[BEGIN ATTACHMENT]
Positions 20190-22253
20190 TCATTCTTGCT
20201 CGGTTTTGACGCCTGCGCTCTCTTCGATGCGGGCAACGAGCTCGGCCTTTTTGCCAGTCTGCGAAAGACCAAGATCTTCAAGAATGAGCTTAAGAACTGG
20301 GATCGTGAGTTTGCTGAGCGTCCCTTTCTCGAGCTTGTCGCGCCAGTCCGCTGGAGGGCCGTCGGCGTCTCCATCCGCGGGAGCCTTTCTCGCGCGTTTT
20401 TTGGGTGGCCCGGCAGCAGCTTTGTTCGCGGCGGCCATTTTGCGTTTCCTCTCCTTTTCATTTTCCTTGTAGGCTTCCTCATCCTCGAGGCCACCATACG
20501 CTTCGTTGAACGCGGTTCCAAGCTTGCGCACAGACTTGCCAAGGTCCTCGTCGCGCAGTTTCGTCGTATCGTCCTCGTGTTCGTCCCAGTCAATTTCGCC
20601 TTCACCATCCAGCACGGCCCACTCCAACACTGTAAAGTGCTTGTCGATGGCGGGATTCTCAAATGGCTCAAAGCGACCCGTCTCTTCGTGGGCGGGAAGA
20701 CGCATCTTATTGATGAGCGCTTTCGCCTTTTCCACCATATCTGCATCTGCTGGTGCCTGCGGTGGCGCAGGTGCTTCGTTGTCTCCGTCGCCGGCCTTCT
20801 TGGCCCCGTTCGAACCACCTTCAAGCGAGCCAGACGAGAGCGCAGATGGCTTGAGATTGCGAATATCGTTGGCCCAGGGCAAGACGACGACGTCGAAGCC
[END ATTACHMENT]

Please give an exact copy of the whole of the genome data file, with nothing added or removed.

Positions 20190-22253
20190 TCATTCTTGCT
20201 CGGTTTTGACGCCTGCGCTCTCTTCGATGCGGGCAACGAGCTCGGCCTTTTTGCCAGTCTGCGAAAGACCAAGATCTTCAAGAATGAGCTTAAGAACTGG
20301 GATCGTGAGTTTGCTGAGCGTCCCTTTCTCGAGCTTGTCGCGCCAGTCCGCTGGAGGGCCGTCGGCGTCTCCATCCGCGGGAGCCTTTCTCGCGCGTTTT
20401 TTGGGTGGCCCGGCAGCAGCTTTGTTCGCGGCGGCCATTTTGCGTTTCCTCTCCTTTTCATTTTCCTTGTAGGCTTCCTCATCCTCGAGGCCACCATACG
20501 CTTCGTTGAACGCGGTTCCAAGCTTGCGCACAGACTTGCCAAGGTCCTCGTCGCGCAGTTTCGTCGTATCGTCCTCGTGTTCGTCCCAGTCAATTTCGCC
20601 TTCACCATCCAGCACGGCCCACTCCAACACTGTAAAGTGCTTGTCGATGGCGGGATTCTCAAATGGCTCAAAGCGACCCGTCTCTTCGTGGGCGGGAAGA
20701 CGCATCTTATTGATGAGCGCTTTCGCCTTTTCCACCATATCTGCATCTGCTGGTGCCTGCGGTGGCGCAGGTGCTTCGTTGTCTCCGTCGCCGGCCTTCT
20801 TGGCCCCGTTCGAACCACCTTCAAGCGAGCCAGACGAGAGCGCAGATGGCTTGAGATTGCGAATATCGTTGGCCCAGGGCAAGACGACGACGTCGAAGCC